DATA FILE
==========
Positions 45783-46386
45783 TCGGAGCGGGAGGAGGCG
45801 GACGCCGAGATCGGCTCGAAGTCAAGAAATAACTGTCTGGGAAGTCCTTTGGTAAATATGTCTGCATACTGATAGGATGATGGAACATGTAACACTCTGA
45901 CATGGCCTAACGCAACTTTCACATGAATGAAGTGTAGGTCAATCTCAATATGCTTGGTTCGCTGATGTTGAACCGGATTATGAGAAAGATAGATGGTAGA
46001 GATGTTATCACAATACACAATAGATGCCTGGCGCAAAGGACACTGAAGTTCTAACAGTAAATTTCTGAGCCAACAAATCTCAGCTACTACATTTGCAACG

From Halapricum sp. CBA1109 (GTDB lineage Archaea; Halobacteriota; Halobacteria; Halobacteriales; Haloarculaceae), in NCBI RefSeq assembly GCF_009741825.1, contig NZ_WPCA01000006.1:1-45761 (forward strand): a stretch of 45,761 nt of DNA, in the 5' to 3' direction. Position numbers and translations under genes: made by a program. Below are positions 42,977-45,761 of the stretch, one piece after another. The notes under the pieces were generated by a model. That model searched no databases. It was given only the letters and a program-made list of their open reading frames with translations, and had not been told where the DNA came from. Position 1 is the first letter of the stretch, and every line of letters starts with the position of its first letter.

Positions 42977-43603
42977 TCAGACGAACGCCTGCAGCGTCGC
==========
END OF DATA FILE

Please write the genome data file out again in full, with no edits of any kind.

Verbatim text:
Positions 45783-46386
45783 TCGGAGCGGGAGGAGGCG
45801 GACGCCGAGATCGGCTCGAAGTCAAGAAATAACTGTCTGGGAAGTCCTTTGGTAAATATGTCTGCATACTGATAGGATGATGGAACATGTAACACTCTGA
45901 CATGGCCTAACGCAACTTTCACATGAATGAAGTGTAGGTCAATCTCAATATGCTTGGTTCGCTGATGTTGAACCGGATTATGAGAAAGATAGATGGTAGA
46001 GATGTTATCACAATACACAATAGATGCCTGGCGCAAAGGACACTGAAGTTCTAACAGTAAATTTCTGAGCCAACAAATCTCAGCTACTACATTTGCAACG

From Halapricum sp. CBA1109 (GTDB lineage Archaea; Halobacteriota; Halobacteria; Halobacteriales; Haloarculaceae), in NCBI RefSeq assembly GCF_009741825.1, contig NZ_WPCA01000006.1:1-45761 (forward strand): a stretch of 45,761 nt of DNA, in the 5' to 3' direction. Position numbers and translations under genes: made by a program. Below are positions 42,977-45,761 of the stretch, one piece after another. The notes under the pieces were generated by a model. That model searched no databases. It was given only the letters and a program-made list of their open reading frames with translations, and had not been told where the DNA came from. Position 1 is the first letter of the stretch, and every line of letters starts with the position of its first letter.

Positions 42977-43603
42977 TCAGACGAACGCCTGCAGCGTCGC